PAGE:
Clarksville cuts parking requirements for commercial, industrial sites
Clarksville officials are taking steps to reduce the vast and underused space dedicated to parking lots — which they hope will improve the town’s economy and address environmental concerns.
Clarksville has long been a major commercial hub in Southern Indiana, with shoppers traveling from nearby cities daily to visit its stores and restaurants.
With those businesses have come sprawling parking lots — many of them now mostly empty. They’re a result of development codes put in place decades ago, which until recently had minimum parking space requirements based on the size of the development.
“A lot of communities, they were very afraid that if you didn't have enough parking, that businesses would fail and jobs would go away and your city would collapse,” said Town Planning Director Neal Turpin. “So they started providing these minimums on the off chance that everybody wanted to show up at the same store at the same time. But they're just not based on anything.”
But officials are changing that. The Clarksville Town Council voted unanimously this week to amend the town zoning ordinance and remove the minimum parking requirements for commercial and industrial sites. They’ll still need to adhere to ADA and safety standards. The vote followed unanimous approval by the plan commission last month.
It’s a way to help address environmental issues, fill in underused space and respond to evolving shopping habits.
Officials said that in several of the main commercial areas, parking lots make up four times the space of the actual businesses.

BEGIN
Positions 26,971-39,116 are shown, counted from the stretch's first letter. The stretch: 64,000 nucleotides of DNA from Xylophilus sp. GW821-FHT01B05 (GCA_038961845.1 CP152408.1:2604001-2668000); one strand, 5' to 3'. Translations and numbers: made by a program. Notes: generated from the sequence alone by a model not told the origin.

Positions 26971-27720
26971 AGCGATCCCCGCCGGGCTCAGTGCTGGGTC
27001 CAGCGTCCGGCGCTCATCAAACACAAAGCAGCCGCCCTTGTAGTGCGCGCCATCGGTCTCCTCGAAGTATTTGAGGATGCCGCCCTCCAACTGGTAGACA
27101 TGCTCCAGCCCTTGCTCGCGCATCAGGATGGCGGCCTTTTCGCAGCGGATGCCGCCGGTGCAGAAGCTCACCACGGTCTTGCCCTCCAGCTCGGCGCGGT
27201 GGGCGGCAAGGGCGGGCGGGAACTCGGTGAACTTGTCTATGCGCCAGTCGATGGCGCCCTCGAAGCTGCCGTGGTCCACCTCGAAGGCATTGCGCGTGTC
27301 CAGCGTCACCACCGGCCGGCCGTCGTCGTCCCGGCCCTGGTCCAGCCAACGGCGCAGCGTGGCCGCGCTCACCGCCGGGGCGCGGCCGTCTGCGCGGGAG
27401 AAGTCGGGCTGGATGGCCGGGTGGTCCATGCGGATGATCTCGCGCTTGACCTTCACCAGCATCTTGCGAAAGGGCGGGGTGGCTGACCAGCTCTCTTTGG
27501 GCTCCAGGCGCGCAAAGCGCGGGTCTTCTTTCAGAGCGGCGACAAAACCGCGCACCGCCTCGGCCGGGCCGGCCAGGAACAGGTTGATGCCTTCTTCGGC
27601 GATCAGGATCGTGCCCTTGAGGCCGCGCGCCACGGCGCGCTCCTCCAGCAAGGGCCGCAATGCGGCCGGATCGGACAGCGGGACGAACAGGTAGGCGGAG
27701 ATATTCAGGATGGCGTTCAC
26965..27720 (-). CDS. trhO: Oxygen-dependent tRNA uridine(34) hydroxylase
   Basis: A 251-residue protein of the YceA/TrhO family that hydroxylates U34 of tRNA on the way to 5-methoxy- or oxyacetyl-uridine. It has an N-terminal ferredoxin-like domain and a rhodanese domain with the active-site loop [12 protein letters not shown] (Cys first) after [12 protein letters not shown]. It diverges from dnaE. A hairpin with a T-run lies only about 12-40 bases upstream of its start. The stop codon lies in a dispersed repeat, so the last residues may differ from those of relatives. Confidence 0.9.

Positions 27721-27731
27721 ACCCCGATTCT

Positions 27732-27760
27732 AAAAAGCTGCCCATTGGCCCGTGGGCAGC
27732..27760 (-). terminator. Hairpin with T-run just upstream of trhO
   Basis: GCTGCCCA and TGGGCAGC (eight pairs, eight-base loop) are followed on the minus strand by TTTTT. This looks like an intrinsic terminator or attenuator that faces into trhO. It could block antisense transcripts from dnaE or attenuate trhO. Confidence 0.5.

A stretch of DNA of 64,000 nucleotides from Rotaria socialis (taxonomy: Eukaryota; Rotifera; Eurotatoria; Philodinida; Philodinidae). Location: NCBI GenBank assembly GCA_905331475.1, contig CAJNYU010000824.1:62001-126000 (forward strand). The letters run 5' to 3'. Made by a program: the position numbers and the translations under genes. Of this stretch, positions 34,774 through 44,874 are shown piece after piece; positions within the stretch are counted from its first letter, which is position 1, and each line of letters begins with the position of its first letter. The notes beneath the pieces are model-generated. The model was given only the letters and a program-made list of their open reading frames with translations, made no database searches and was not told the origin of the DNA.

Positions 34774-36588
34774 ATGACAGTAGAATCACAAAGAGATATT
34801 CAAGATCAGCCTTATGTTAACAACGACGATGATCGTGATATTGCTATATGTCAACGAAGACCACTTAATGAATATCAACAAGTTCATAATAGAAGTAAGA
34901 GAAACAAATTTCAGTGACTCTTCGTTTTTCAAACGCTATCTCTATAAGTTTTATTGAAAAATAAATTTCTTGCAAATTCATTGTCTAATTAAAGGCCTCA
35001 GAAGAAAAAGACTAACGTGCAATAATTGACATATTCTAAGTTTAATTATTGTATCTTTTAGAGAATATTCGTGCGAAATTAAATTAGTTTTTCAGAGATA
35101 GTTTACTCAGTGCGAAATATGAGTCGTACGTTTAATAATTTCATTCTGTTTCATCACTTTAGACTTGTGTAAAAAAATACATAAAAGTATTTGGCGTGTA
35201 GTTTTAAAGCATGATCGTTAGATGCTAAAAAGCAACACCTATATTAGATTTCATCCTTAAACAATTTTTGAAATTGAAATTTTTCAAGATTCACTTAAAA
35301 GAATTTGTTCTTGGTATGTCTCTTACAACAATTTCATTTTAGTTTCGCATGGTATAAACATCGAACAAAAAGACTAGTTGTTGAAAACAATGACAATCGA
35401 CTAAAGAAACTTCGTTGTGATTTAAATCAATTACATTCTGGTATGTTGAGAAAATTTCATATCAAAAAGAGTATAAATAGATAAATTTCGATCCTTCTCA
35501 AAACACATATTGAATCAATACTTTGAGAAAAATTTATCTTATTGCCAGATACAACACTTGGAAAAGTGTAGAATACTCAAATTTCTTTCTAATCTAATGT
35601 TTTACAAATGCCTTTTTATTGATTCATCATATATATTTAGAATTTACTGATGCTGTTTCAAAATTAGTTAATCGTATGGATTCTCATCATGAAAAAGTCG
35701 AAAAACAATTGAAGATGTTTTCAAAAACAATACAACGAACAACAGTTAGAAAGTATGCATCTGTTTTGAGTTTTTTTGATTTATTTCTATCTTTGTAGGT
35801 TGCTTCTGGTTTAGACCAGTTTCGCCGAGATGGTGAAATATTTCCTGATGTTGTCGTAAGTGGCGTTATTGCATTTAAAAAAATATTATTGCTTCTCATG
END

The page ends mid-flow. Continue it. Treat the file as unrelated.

“Clarksville is relatively landlocked. Space is at a premium here,” Turpin said. “So requiring so much of our scarce land to be dedicated to parking lots that are really not necessary … it's not good development strategy.
“The parking lots aren't creating jobs. Businesses are.”
The excess of concrete and asphalt has also contributed to increased stormwater runoff and an urban heat island effect. Town staff did a heat analysis a few years ago, capturing data from different parts of town. Areas with more parking and bigger roadways had higher temperatures. The area at Veterans Parkway and Interstate 65 near Walmart registered as the hottest.
“There's just so much asphalt and so much concrete and so few trees,” Turpin said. “That is really making temperatures a problem and it's very clear where those [areas] are.”
Officials have also heard from developers and planners about the need for change. A recently approved medical facility with 40 beds was required to have 245 parking spaces under the decades-old requirements. Developers asked for a variance to lower than to 100 spots.
And Turpin said Home Depot sold a portion of its parking lot several years ago, where another business now operates.
That’s what this change could bring more of, with existing and future developments free from the old parking standards.
“Best practices in urban planning and design focus on minimizing the amount of urban area dedicated to car storage,” according to the updated zoning ordinance. “Every amount of land taken up by cars and parking means less area for people, businesses and open space.”
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